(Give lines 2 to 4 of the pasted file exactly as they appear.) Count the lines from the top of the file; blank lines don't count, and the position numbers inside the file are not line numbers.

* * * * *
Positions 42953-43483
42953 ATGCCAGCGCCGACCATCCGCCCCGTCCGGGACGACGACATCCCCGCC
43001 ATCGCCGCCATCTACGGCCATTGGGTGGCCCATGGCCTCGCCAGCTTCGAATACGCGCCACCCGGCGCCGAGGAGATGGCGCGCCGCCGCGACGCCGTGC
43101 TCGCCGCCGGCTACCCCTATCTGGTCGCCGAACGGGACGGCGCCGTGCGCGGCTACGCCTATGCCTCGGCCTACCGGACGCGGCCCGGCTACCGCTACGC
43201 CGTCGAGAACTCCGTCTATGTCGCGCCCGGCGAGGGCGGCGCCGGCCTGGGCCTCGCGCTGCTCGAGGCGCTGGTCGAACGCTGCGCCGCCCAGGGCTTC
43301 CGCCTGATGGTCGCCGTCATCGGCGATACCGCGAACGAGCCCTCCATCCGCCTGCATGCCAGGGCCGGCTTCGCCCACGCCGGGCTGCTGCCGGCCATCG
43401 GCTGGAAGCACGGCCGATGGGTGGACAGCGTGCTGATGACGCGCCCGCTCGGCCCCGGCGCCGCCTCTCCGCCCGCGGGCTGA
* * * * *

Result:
42953 ATGCCAGCGCCGACCATCCGCCCCGTCCGGGACGACGACATCCCCGCC
43001 ATCGCCGCCATCTACGGCCATTGGGTGGCCCATGGCCTCGCCAGCTTCGAATACGCGCCACCCGGCGCCGAGGAGATGGCGCGCCGCCGCGACGCCGTGC
43101 TCGCCGCCGGCTACCCCTATCTGGTCGCCGAACGGGACGGCGCCGTGCGCGGCTACGCCTATGCCTCGGCCTACCGGACGCGGCCCGGCTACCGCTACGC